DEVEGILI AndrÉs MatÍas
Wind protection rather than soil water availability contributes to the restriction of high-mountain forest to ravines
SPARACINO, J.; RENISON, D.; DEVEGILI, A.M.; SUAREZ, R.
Año: 2020 vol. 51 p. 101 - 117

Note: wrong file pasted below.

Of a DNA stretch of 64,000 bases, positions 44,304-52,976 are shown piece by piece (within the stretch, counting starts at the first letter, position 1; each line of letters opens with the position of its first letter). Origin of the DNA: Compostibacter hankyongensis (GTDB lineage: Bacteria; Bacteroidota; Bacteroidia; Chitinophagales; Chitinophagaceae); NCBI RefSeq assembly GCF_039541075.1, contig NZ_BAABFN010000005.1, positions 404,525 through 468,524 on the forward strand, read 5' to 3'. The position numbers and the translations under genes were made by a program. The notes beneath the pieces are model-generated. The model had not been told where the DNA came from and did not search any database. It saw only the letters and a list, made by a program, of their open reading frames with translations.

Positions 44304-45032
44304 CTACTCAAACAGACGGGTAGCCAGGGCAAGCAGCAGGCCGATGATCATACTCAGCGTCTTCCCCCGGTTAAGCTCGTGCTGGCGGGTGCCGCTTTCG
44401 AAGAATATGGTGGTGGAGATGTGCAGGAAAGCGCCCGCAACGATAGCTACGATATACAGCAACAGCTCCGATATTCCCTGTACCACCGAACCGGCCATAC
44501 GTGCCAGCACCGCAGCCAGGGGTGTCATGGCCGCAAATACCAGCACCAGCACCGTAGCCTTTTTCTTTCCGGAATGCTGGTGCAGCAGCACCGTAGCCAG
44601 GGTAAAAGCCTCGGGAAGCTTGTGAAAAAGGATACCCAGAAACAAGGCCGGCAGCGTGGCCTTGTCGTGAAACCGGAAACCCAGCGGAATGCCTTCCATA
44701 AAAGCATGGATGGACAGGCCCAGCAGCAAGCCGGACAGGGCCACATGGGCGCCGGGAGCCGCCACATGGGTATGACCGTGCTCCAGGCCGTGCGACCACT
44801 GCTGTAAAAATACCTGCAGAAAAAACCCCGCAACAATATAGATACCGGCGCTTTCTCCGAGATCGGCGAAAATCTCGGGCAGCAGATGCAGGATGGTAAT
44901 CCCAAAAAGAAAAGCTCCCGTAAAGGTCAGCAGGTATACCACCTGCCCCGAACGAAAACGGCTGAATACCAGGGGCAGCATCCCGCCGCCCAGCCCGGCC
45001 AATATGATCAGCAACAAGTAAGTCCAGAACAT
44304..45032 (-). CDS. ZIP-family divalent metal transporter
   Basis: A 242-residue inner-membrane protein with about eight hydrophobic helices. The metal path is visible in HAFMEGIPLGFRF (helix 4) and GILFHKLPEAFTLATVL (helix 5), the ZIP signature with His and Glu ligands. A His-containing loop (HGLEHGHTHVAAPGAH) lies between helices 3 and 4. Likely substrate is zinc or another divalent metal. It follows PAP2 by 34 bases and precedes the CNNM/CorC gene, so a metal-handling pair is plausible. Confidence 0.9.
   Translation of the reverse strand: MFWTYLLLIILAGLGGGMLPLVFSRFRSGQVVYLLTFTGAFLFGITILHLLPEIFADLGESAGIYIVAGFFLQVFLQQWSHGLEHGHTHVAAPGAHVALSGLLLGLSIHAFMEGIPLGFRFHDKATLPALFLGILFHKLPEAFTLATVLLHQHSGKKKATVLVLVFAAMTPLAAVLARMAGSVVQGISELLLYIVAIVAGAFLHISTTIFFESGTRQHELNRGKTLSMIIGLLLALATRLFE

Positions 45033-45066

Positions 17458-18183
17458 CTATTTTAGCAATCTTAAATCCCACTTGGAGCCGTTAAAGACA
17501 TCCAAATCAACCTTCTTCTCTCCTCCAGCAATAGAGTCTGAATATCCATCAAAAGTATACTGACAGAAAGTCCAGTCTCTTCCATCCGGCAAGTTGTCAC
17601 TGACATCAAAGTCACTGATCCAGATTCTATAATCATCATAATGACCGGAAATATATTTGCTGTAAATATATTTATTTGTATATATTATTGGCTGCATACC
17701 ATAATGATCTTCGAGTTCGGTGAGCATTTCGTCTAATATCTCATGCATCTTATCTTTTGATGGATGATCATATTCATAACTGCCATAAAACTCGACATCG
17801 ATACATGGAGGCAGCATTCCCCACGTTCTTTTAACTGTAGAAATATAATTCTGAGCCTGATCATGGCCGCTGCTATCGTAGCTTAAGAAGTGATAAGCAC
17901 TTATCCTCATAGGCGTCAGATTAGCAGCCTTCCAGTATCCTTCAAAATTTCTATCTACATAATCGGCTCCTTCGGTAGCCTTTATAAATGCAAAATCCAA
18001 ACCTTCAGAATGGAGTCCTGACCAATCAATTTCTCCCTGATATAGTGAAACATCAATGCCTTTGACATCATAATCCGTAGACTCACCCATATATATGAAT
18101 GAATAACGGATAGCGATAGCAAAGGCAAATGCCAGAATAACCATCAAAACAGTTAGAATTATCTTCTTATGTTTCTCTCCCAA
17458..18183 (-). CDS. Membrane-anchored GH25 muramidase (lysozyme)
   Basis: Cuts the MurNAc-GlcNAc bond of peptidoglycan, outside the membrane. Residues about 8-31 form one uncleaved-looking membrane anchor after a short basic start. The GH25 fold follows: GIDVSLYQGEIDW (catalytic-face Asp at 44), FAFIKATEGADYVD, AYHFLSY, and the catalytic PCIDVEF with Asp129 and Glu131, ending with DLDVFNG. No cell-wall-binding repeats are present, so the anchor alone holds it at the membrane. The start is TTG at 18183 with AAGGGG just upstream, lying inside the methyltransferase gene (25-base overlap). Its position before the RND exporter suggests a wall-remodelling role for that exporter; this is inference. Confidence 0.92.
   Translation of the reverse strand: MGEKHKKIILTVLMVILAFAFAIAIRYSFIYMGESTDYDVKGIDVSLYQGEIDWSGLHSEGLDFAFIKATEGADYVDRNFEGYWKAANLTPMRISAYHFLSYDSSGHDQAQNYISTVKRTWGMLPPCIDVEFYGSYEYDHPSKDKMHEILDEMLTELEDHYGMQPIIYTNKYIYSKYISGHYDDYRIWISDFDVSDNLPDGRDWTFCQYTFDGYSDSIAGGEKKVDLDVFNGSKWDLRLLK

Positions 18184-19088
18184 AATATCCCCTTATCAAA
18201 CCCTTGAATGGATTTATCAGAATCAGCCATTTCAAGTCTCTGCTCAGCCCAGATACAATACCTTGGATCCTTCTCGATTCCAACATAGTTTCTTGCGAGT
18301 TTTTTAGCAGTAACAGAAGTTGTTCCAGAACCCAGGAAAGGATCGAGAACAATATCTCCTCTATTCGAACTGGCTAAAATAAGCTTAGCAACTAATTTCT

Tropical and subtropical high-mountain forests are often restricted to ravines, with forest presence being rare in other topographies such as ridges. We tested the hypothesis that this distribution is partly due to increased soil water content and/or protection from winds in ravines as compared to ridges. We planted 396 saplings of the dominant tree species in a three-factor experiment that included topography (ridge/ravine), wind protection (protected/unprotected) and water addition (watered/not watered). We monitored wind speed and soil water content for one complete annual cycle and sapling survival and growth for 27 months. Sapling survival presented marginally significant differences for topography, being slightly greater in ridges than in ravines (0.88 and 0.78, respectively), with no significant differences for wind protection or water addition treatments. By contrast, sapling growth was considerably reduced in ridges as compared to ravines (16.1 and 26.0 cm, respectively); the wind protection treatment showed a significant positive effect on growth (saplings grew 25.5 and 16.5 cm with and without wind protection, respectively), whereas the water addition treatment had no effect. Importantly, saplings under wind protection treatment in ridges had similar growth to that of unprotected saplings in ravines, and growth difference due to the wind protection treatment was positively correlated with wind intensity, suggesting that reduced wind impact in ravines is an important abiotic factor that promotes forest occurrence in ravines.